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Posts: 131433
Date:
IceCube
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The distribution of ancient neutrinos may eliminate some of the most promising theories linking gravity and quantum mechanics, according to a theoretical analysis put forth at the Perimeter Institute in Canada. Many physicists believe that combining gravity and quantum mechanics into a single theory is one of the most important problems in science today.
Leading attempts to create a unified theory of gravity and quantum mechanics, such as string theory and loop quantum gravity, make sense in a universe in which gravity is subordinate to the laws of quantum mechanics. However, problems with these sorts of theories have led some to propose that gravity and quantum mechanics are equal contributors to the final unified theory.

According to this hypothesis, gravity breaks the quantum nature of objects. The heavier the object, the quicker gravity leads to the breakdown; that is one reason that large objects, such as baseballs, obey the classical physics of Newton, while light objects such as electrons and other particles obey the counterintuitive laws of quantum mechanics. The new research suggests that this idea can be tested using neutrinos created in the early universe.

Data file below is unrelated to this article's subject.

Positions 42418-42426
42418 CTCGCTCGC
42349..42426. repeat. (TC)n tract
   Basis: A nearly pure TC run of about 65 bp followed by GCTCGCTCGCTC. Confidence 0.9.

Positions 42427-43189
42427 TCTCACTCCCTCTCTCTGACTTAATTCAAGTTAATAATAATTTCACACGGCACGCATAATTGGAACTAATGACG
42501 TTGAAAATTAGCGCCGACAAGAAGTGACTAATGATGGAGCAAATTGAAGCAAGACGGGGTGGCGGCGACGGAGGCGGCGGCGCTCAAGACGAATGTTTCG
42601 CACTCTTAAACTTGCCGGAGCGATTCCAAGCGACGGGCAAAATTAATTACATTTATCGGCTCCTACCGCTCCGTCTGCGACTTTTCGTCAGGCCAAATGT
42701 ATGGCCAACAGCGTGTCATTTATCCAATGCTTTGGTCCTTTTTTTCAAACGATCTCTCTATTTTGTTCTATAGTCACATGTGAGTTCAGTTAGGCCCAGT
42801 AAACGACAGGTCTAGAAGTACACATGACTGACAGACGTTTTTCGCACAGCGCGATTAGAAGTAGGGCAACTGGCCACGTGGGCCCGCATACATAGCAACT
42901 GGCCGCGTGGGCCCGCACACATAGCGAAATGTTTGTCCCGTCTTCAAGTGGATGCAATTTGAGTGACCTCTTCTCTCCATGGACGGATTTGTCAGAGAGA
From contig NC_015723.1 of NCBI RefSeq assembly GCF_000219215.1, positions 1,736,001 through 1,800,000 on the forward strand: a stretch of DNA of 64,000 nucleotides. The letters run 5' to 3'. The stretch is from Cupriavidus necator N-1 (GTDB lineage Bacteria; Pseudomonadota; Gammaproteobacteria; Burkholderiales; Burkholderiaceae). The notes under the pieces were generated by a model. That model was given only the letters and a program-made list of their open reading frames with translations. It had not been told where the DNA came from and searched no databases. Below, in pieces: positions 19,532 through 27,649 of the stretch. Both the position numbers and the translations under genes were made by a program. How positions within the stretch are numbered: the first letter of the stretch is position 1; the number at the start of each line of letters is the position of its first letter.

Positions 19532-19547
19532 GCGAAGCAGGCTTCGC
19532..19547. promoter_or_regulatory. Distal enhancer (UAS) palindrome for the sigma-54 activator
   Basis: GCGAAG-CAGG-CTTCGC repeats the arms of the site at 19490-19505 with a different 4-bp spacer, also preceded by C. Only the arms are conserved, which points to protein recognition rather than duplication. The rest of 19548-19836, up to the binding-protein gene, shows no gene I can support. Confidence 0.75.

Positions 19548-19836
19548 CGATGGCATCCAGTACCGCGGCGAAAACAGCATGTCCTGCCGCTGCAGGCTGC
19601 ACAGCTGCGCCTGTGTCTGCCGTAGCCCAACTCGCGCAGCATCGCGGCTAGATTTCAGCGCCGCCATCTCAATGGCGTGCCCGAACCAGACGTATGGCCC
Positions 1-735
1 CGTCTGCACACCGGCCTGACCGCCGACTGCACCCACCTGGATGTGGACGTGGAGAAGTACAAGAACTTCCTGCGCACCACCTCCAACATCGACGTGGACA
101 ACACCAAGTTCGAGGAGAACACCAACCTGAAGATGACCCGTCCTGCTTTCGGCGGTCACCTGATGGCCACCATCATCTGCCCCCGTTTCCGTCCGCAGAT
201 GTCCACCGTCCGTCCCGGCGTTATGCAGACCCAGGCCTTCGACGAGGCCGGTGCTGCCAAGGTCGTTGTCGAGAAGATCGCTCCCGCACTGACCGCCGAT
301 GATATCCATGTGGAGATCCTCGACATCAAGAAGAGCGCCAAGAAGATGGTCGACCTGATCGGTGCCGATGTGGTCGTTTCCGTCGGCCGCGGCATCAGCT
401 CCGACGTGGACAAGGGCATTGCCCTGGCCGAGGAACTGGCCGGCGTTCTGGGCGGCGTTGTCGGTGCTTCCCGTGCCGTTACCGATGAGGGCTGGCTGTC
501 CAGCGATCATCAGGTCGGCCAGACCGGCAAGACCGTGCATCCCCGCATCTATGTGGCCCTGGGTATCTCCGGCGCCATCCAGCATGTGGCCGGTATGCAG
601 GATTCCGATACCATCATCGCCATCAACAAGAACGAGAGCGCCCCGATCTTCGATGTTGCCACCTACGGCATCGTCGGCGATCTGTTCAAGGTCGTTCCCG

If gravity breaks down the quantum nature of neutrinos, this should be evident in ratios of the types of neutrinos detected at next generation neutrino experiments such as IceCube, a one cubic kilometre neutrino detector currently being built beneath the ice of Antarctica.

Such a result would require physicists to rethink popular theories including string theory and quantum loop gravity. It would also mean that the physics of the early universe was fundamentally different than it is today.

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Posts: 131433
Date:
RE: CBR
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Recent results from AMANDA-II, an operating neutrino telescope located at the South Pole, are presented; including the examination of the diffuse neutrino flux, permanent and transient point source analyses, and indirect dark matter searches.



A brief outlook on the IceCube neutrino telescope currently under construction at the South Pole is also given.

Rad more (PDF)

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Posts: 131433
Date:
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Our Earth is not at rest. The Earth moves around the Sun. The Sun orbits the centre of the Milky Way Galaxy. The Milky Way Galaxy orbits in the Local Group of galaxies. The Local Group falls toward the Virgo Cluster of Galaxies. But these speeds are less than the speed that all of these objects together move relative to the cosmic microwave background radiation (CMBR).